This image shows the top three winners of the 2022 Science Talent Search, Amber Luo, Christine Ye, and Victor Cai, from left to right. (Image Credit: Society for Science)
Regeneron Pharmaceuticals and Society for Science announced the top ten winners for the 2022 Science Talent Search, rewarding over $1.8 million to the finalists. Seventeen-year-old Christine Ye won the top award, while eighteen-year-old Victor Cai placed second for his radar system. Each finalist was judged based on their problem-solving skills and the potential to become scientific leaders.
The Regeneron Science Talent Search allows young and bright minds to showcase their innovative concepts to the world’s best scientists. Overall, the students come up with creative solutions to help solve global challenges through research and leading-edge discoveries. The judging panel takes into account how these efforts, innovative thinking, and leadership skills showcase their ability to move toward future STEM fields.
Ye won the first-place prize along with $250,000 for her physics project, which involved analyzing gravitational waves released from massive collisions occurring between neutron stars and black holes. She created a statistical model with data sourced from the Laser Interferometer Gravitation-wave Observatory (LIGO), where scientists measure astronomical objects. Her project, which underwent future observation simulations, showed that a rapidly spinning neutron star could have a larger size than an ordinary neutron star. Even then, it still wouldn’t be as large as a black hole. In addition, it implies that a neutron star’s spin must be taken into consideration when determining its maximum mass.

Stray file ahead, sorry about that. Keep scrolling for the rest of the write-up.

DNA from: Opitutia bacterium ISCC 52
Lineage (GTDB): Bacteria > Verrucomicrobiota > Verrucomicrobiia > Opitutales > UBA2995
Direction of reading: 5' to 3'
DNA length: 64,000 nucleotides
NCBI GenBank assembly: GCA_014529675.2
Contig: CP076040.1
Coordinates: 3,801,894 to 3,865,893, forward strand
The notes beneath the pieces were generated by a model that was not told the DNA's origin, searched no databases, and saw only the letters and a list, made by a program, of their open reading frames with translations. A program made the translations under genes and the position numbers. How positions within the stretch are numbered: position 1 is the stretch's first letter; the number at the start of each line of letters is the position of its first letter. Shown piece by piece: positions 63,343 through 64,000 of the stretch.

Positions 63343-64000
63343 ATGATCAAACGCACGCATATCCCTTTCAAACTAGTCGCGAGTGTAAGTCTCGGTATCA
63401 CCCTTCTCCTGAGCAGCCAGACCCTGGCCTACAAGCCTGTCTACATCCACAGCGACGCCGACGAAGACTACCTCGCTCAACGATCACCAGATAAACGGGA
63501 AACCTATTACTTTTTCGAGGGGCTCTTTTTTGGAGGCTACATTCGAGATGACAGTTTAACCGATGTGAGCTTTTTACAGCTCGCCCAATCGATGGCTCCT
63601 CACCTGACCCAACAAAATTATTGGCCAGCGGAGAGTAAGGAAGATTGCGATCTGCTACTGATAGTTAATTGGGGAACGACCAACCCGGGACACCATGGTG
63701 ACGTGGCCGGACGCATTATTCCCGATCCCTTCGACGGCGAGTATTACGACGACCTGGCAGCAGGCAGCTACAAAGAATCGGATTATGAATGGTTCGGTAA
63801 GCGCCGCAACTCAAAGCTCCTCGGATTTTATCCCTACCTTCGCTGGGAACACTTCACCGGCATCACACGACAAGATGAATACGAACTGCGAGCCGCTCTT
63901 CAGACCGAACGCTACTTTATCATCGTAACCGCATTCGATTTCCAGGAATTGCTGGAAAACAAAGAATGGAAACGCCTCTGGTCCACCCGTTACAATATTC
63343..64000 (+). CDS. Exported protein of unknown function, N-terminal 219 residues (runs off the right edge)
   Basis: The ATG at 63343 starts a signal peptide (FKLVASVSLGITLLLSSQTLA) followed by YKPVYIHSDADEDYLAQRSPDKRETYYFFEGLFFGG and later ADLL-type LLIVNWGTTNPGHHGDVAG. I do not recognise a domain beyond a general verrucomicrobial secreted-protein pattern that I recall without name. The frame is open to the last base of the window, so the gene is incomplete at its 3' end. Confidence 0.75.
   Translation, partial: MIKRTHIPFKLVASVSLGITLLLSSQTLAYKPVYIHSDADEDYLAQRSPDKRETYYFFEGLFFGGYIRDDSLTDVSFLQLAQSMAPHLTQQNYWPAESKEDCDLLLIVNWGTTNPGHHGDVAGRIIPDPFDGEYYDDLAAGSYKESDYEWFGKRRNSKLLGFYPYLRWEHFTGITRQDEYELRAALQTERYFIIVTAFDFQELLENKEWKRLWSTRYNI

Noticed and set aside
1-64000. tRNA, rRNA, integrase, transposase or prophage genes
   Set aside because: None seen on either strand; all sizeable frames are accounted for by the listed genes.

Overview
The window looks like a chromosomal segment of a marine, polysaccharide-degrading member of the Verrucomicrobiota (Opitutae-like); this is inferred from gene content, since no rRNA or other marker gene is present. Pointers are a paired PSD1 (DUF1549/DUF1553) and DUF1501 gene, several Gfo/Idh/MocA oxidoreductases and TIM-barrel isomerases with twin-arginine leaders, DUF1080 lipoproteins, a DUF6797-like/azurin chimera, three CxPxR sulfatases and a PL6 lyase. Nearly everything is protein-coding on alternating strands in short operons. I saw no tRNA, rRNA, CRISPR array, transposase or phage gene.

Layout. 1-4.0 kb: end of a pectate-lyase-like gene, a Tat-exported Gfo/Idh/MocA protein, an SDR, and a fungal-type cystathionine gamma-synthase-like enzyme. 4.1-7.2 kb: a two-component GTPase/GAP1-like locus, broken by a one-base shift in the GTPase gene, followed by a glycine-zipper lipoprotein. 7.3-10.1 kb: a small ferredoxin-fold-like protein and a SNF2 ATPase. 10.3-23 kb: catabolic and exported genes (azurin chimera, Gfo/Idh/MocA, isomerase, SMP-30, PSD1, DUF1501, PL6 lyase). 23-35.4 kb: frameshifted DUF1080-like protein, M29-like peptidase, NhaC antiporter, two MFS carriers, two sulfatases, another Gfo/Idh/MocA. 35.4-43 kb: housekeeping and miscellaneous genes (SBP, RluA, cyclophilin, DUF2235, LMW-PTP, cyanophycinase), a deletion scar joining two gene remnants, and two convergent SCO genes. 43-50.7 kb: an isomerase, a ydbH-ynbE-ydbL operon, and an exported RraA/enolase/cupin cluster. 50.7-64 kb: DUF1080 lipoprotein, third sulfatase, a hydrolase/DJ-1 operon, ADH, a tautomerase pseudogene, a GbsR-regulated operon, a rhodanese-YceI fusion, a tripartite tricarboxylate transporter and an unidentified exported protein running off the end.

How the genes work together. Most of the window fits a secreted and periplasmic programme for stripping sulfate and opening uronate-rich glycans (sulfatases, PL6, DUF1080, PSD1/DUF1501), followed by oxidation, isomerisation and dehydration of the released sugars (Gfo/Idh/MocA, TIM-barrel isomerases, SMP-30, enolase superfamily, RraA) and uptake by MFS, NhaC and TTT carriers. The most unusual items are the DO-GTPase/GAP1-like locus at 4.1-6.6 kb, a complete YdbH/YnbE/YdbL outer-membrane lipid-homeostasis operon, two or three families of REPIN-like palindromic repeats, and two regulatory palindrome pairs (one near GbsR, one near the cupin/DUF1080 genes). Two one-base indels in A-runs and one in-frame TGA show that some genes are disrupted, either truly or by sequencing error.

Victor Cai took home second place and a $175,000 reward for his short-range, narrow-bandwidth radar development. To reduce costs, he adopted the multiple frequencies continuous wave radar concept and created the system with “software-defined radio.” This setup makes it possible to control the radar through software rather than specialized hardware. The radar operates by transmitting simultaneous signals at varying frequencies and calculating the distance by measuring the phase difference between them. Cai also wrote two algorithms to prevent inaccurate readings from spectrum leakage and fix incorrect phase measurements. By doing so, his radar achieved 12cm accuracy with a few kHz bandwidths versus 1GHz from conventional radar.
“The Regeneron Science Talent Search winners give me hope for the future, and I congratulate them on their tremendous success,” said Maya Ajmera, President and CEO of the Society for Science. “For the first time in two years, we have been able to gather in-person to celebrate the next generation of scientific leaders who are motivated by curiosity and inspired to solve the world’s most intractable problems. I am impressed by their scientific research and strength of character.”
“Congratulations to the winners of the Regeneron Science Talent Search 2022 and to all our impressive finalists. Each of the students are brilliant scientists and mathematicians, and each has the power to bring real, positive change to society and help address future existential challenges, whether it be climate change, genetic-based diseases or understanding the universe,” said George D. Yancopoulos, M.D., Ph.D., Co-Founder, President and Chief Scientific Officer of Regeneron. “Having been a winner of the STS back in 1976, I can say from first-hand experience that this is only the beginning of a great path forward for our winners, finalists and scholars. Never stop being curious, never stop exploring and never stop looking for answers.”
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